Identification of antibacterial constituents from the indigenous Australian medicinal plant Eremophila duttonii F. Muell. (Myoporaceae)
Smith, JE, Tucker, D, Watson, K & Jones, GL 2007, 'Identification of antibacterial constituents from the indigenous Australian medicinal plant Eremophila duttonii F. Muell. (Myoporaceae)', Journal of Ethnopharmacology, vol. 112, no. 2, pp. 386-393.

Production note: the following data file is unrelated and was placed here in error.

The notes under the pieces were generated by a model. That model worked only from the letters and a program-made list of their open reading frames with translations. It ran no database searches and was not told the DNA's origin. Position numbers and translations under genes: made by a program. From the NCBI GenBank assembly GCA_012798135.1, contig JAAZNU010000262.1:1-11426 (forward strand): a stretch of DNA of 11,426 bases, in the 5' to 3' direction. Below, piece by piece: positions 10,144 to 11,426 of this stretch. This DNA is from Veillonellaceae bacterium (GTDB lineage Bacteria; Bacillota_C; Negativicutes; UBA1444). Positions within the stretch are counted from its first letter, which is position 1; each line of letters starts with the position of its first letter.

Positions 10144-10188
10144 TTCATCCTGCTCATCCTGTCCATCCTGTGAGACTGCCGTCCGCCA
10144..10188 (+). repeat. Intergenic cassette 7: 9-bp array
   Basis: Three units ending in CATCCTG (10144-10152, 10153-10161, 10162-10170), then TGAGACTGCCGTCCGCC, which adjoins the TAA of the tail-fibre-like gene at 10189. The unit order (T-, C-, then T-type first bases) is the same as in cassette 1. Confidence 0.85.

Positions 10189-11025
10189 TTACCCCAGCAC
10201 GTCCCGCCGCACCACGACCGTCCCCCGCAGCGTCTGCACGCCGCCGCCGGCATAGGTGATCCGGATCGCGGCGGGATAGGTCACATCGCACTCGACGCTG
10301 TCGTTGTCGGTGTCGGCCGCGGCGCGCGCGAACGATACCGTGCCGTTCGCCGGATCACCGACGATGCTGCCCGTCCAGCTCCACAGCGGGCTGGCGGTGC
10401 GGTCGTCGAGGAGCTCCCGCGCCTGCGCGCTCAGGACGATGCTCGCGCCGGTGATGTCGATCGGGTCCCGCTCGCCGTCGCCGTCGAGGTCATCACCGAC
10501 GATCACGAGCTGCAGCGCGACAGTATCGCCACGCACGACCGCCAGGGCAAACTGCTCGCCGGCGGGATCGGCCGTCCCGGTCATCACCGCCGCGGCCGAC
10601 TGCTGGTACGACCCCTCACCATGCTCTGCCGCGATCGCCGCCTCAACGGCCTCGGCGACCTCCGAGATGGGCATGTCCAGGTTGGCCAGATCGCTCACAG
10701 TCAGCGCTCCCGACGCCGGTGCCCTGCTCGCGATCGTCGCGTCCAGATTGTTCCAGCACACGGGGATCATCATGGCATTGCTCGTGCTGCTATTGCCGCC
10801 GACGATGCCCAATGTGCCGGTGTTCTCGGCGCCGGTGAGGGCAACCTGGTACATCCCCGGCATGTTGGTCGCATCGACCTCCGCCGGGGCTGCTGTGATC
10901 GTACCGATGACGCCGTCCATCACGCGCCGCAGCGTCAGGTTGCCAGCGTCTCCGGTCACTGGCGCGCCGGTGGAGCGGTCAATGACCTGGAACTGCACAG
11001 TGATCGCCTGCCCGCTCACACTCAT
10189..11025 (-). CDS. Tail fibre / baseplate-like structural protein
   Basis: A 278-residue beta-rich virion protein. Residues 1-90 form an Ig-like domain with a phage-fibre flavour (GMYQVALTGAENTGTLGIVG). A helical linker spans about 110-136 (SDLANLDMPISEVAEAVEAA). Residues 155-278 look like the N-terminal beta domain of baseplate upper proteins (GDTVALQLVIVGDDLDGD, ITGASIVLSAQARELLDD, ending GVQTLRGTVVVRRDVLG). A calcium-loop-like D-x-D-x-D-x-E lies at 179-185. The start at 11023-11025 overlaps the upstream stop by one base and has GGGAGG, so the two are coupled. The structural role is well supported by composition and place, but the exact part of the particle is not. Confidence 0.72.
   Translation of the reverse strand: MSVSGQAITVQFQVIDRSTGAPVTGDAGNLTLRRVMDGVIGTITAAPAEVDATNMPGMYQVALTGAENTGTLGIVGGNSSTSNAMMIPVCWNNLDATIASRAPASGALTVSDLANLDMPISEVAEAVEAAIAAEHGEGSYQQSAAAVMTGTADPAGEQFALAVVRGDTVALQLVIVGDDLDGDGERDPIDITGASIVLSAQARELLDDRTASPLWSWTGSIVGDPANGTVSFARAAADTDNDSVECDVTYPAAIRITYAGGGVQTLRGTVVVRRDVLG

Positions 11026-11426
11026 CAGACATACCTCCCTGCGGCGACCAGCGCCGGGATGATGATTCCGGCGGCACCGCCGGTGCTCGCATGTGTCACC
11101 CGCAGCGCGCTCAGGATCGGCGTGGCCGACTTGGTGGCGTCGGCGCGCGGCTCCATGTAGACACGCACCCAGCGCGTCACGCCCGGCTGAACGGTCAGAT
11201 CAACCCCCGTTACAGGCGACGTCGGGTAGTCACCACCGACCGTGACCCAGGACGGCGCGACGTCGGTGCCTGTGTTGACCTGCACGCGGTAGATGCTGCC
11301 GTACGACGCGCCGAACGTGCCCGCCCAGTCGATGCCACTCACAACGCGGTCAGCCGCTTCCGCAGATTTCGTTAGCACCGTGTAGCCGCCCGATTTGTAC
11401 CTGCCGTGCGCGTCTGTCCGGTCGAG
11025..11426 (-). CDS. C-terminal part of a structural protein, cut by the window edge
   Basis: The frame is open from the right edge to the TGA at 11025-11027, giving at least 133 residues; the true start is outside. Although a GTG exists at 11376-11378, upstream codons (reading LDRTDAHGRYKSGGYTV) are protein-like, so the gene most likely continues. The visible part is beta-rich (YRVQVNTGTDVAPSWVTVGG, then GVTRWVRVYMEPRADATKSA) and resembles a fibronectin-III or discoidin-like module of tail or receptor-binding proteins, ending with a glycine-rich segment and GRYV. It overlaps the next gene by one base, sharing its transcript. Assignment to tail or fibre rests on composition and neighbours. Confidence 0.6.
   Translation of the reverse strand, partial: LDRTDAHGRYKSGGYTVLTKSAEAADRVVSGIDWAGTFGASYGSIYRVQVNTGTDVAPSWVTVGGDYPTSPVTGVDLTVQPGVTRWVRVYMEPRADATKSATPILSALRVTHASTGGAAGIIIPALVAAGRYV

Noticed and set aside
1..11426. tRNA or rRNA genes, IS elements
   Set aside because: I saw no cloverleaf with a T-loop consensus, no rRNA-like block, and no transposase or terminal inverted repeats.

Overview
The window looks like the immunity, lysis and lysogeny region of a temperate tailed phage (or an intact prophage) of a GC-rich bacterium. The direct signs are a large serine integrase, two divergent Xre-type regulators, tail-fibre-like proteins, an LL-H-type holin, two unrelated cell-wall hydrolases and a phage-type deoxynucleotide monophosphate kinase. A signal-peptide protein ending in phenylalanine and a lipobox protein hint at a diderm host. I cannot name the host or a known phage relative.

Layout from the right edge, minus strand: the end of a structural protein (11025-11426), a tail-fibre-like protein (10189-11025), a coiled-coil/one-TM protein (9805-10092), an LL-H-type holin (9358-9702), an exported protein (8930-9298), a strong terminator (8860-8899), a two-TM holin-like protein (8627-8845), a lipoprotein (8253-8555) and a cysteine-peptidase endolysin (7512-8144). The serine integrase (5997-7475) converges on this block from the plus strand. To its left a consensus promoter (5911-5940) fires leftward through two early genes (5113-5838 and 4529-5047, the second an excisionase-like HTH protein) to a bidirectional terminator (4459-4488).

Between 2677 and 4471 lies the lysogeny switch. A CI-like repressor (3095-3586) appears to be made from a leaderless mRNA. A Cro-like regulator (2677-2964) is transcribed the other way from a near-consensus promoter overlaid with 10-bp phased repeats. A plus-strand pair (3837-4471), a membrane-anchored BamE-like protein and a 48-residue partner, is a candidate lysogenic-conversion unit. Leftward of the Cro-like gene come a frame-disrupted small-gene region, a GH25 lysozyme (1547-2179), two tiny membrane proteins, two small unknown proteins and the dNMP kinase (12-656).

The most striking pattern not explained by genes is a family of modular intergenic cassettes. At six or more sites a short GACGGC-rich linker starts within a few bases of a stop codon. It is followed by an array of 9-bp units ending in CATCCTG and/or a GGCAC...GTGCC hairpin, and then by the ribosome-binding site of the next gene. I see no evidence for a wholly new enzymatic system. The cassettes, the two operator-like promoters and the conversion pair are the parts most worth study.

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This paper reports on the isolation and identification of antibacterial constituents from the indigenous Australian medicinal plant Eremophila duttonii F. Muell. (Myoporaceae). Preparations derived from this plant are used by indigenous populations in the topical treatment of minor wounds, otitis and ocular complaints, and as a gargle for sore throat. Several authors have reported extracts of this plant to effect rapid bacteriolysis and inhibit growth of a wide range of Gram-positive micro-organisms. In other studies involving screening of native medicinal plants for antibacterial activity, extracts of Eremophila duttonii have been reported to consistently exhibit the highest potency amongst all species included. From a hexane extract, we identified two diterpenes of the serrulatane class, the principal constituents responsible for antibacterial activity and present as major constituents of the resinous leaf cuticle: serrulat-14-en-7,8,20-triol (1) and serrulat-14-en-3,7,8,20-tetraol (2). In addition, a hydroxylated furanosesquiterpene with mild antibacterial activity which appeared to be a novel compound was isolated from the extract and tentatively identified as 4-hydroxy-4-methyl-1-(2,3,4,5-tetrahydro-5-methyl[2,3′-bifuran]-5-yl) pentan-2-one. Minimum inhibitory concentrations for each of the compounds against three Gram-positive bacteria: Staphylococcus aureus (ATCC 29213), Staphylococcus epidermidis (ATCC 12228) and Streptococcus pneumoniae (ARL 10582), were determined using a micro-titre plate broth dilution assay.